Central to providing integrative governance during the pandemic is the authorities’ ability to communicate with their audiences. The key here is changing behaviors. Doing that naturally requires that the citizens trust the communications that they are receiving. Given the declining lack of trust in traditional institutions around the world, city leaders both in Russia and the West faced considerable challenges in getting their message out and ensuring that the audience not only hears it but takes action in response.
Research on emergency communications from government authorities has a long history. Since the 1950s, when Elihu Katz and Paul Lazarfeld published their classic Personal Influence, it has been clear that the power of a message from the authorities to their citizens is often influenced by how a person’s friends, neighbors, and social networks interpret that message and whether they support it or not. Ongoing research continues to build on those insights, expanding them to include consideration of social media and applying them to conditions of disaster response. Today’s messages from the authorities are mediated by the lens of social media as well as in-person networks, making the state communicators’ job even more complicated than in the past.
At the same time, considerable research demonstrates that there is less trust in the traditional media both in authoritarian and democratic systems. Russians have been shifting their information consumption habits away from state-controlled television channels to freer sites that are available on the internet. The same is happening in the United States as citizens are less willing to believe what they hear from traditional news sources and increasingly seek out information from other places.
Local Arctic governments have responded to these changing patterns in information consumption by seeking to communicate directly with audiences. Murmansk Oblast authorities created an online data portal to present clear information about the number of cases and deaths in the region. While there is certainly reason to doubt the accuracy of the numbers posted online, the portal at least gave a sense of what the authorities saw as the main problem. For example, in late August, the portal provided the numbers of people infected at the Belokamenska construction site as well as in the Oblast as a whole. Viewed on November 28, the site showed a rapid increase in cases since the end of the summer, with the number of infected more than doubling. While the portal still showed the number of cases from the construction site, it was clear that this location was no longer the main driver of infection in the region and that other sources had surpassed it.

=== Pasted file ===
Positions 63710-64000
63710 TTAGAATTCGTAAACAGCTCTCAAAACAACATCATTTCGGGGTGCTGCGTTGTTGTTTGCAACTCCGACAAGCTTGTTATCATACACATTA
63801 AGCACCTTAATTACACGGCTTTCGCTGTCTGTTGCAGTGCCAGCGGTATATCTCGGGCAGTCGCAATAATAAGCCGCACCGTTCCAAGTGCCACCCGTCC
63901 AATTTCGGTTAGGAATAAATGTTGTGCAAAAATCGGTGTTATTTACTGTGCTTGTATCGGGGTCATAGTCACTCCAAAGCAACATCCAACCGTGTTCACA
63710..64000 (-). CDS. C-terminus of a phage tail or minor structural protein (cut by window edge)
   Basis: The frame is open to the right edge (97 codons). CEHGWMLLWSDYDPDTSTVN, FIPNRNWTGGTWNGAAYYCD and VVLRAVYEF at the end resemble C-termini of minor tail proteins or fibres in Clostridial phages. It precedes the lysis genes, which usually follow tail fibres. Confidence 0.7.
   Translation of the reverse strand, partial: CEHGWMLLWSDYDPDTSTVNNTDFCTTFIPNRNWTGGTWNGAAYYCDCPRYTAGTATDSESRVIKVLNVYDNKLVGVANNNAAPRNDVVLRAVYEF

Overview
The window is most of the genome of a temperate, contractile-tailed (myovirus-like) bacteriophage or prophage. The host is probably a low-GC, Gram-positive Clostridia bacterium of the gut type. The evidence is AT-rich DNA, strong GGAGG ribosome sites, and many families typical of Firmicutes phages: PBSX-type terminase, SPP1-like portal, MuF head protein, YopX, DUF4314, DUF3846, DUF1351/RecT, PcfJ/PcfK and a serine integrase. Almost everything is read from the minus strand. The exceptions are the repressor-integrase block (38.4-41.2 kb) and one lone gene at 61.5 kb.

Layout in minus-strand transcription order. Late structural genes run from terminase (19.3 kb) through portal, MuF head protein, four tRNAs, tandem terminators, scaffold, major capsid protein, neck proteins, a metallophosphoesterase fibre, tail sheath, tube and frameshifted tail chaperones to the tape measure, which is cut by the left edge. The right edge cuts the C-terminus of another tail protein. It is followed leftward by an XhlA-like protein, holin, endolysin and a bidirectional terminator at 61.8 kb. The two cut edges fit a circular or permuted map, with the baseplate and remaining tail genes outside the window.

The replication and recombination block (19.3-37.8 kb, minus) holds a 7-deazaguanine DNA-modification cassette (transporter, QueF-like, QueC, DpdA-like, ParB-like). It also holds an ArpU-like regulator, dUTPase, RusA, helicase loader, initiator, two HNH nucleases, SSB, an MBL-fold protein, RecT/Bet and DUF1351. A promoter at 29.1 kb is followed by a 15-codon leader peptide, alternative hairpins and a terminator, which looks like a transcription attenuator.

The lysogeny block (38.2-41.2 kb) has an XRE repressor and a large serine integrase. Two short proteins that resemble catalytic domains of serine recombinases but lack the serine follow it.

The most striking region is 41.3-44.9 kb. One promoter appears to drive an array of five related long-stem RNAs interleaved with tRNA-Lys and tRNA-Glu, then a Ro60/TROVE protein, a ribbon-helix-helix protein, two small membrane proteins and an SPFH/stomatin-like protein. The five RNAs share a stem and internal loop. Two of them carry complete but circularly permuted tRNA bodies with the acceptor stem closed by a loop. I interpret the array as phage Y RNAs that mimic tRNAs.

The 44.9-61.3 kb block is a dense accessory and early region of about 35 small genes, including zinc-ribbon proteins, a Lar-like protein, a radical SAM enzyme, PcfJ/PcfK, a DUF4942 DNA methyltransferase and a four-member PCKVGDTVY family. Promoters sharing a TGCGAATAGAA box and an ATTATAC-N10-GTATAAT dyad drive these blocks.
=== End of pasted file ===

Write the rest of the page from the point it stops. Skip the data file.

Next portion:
Alaskan cities like Juneau had similar sites with similar statistics marking the progress of the pandemic and the alarming increase of cases in the fall. Juneau had also invested in producing a variety of informational flyers that city workers had posted around town to get the authorities’ message out.
In both Russia and the United States., city managers sought as many avenues for communicating directly with their constituents as possible. For example, Murmansk City Manager Yevgeny Nikora included a profile picture of himself on Facebook with a mask, sending the message that he supported such protective efforts.